Industrial Clusters

For big CO2 emitters, standalone CCS operations can make commercial sense.  However, many industrial plants operate at smaller scales. Few refineries, for example, are large enough sources of CO2 to justify construction of dedicated infrastructure. Clustering, in which several facilities share CCS infrastructure and knowledge, can make CCS economically feasible.

The concept of industry clusters is well established in economic development and economic geography. Developing CCUS in clusters is increasingly viewed as key to accelerating uptake and most CCS projects in Europe are now planned as clusters and hubs. 

These networks can also be made available for third party CO2 deliveries – as planned for the Northern Lights and PORTHOS projects, for example – thereby increasing economies of scale. Using a mix of transportation, including pipelines, ships, trains and trucks, can make a cluster accessible to other CO2 sources around it. 

REALISE will help further these plans, working within a planned cluster in Cork, Ireland and developing two other business cases.


What defines hubs & clusters?

  • Multiple industrial point sources of CO2 connected to a CO2 transport and storage network. 

  • Access to large geological storage resources with the capacity to store CO2 from industrial sources for decades. 

  • Studies of almost all potential hubs and clusters have been supported by government. 

  • Economies of scale deliver lower unit costs for CO2 storage. 

  • Synergies between multiple CO2 sources and the storage operator reduce cross-chain risks and support commercial viability.

Source: Global CCS Institute


Industrial CCUS projects in Europe

  • Northern Lights – a partnership between our partner Equinor, Shell and Total to develop CO2 storage in the North Sea to support Norway’s plans for a fully integrated industrial project. CO2 will be shipped from multiple facilities across northern and western Europe. Builds on Norway’s experience of developing Europe’s only operational large-scale CCS facilities, the Sleipner and Snøhvit projects, the first in the world to geologically store CO2 offshore.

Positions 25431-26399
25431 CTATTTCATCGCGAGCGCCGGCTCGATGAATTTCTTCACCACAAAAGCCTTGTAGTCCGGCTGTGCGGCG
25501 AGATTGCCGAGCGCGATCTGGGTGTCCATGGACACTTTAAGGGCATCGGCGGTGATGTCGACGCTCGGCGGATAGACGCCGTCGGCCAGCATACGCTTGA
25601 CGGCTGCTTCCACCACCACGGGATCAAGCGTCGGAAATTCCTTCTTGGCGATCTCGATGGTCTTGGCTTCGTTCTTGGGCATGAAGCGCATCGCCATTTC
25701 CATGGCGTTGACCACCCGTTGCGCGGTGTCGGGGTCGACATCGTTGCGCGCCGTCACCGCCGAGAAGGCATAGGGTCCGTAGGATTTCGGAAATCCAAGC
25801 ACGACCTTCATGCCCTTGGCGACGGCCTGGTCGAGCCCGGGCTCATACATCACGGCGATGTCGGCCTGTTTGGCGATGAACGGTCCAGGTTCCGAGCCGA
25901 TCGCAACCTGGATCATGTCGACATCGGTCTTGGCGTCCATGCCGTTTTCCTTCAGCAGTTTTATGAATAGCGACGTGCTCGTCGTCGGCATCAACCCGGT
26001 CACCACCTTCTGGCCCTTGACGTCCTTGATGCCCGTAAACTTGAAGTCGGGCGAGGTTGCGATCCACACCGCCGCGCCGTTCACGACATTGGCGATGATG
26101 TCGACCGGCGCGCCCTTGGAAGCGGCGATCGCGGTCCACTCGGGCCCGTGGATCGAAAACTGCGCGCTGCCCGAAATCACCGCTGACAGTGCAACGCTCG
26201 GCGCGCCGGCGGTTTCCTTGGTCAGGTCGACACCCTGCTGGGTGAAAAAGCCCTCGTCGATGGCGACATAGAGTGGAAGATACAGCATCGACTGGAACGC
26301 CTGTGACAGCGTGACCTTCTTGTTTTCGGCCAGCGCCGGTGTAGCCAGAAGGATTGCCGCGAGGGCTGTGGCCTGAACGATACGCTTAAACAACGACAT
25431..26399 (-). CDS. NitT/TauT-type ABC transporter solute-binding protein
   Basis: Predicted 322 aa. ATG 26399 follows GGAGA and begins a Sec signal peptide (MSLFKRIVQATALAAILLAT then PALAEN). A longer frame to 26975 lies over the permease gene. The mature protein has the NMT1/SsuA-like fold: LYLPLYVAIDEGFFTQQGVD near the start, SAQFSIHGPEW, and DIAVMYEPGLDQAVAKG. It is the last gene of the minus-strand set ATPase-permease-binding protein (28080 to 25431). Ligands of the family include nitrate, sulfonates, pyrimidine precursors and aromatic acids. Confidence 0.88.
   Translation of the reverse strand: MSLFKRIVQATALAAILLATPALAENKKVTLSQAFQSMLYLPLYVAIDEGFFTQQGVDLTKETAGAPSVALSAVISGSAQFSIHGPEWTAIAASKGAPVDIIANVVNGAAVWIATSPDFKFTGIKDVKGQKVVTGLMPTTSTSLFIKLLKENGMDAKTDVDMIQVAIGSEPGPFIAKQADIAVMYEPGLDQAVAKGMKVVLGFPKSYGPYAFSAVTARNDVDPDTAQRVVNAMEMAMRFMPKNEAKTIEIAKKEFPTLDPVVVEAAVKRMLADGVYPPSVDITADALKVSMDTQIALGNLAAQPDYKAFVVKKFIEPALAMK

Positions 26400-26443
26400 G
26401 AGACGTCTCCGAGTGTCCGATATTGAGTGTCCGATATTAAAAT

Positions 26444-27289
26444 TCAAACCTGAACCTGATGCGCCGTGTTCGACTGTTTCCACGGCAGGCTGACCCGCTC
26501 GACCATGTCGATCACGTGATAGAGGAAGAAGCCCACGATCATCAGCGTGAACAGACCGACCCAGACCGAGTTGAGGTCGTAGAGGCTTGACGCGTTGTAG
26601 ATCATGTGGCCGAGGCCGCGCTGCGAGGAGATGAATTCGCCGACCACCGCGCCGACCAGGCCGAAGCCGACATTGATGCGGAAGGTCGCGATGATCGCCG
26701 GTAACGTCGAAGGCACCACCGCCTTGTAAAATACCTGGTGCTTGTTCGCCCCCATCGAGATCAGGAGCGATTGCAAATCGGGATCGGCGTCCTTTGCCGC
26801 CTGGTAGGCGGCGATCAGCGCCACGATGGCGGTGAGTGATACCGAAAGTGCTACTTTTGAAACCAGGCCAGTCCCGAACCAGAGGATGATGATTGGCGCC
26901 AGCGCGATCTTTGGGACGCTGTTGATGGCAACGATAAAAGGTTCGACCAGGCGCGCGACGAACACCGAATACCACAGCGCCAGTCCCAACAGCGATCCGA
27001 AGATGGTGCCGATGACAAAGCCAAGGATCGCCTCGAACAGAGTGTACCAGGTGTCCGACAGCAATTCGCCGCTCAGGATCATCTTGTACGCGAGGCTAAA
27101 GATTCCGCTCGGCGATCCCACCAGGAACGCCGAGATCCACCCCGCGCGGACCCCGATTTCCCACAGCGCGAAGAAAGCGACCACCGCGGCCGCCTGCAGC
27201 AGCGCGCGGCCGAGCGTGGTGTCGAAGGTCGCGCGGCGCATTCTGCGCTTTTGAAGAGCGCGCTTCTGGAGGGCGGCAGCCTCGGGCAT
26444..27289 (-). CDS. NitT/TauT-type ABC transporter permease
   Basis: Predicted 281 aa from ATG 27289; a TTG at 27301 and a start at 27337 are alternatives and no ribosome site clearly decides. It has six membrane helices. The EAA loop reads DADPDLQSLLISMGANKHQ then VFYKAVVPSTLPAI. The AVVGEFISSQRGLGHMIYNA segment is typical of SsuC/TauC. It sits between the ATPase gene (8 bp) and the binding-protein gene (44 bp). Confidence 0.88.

• PORTHOS – Together with Northern Lights, The Netherlands’ Port of Rotterdam CCUS Backbone Initiative is Europe’s most advanced CCS project under development: a final investment decision is due in 2020-21 with a view to beginning operations by 2024. Also planned as open access transport and storage infrastructure, it has signed agreements with potential users, including Shell and ExxonMobil, which operate refineries and hydrogen production facilities in the port.

  • Zero Carbon Humber – Humberside, on the UK’s east coast, is an industrial centre with oil refining as well as steel, chemical and cement manufacturing. This cluster’s backers include Drax, the power company, and our partner Equinor. Plans include negative emissions bioenergy with carbon capture and storage (BECCS) at Drax and an Equinor hydrogen production plant, using natural gas, with carbon capture, which would be the largest of its kind in the world. Humberside can access storage sites in the North Sea, link into PORTHOS and share some infrastructure with Net Zero Teesside.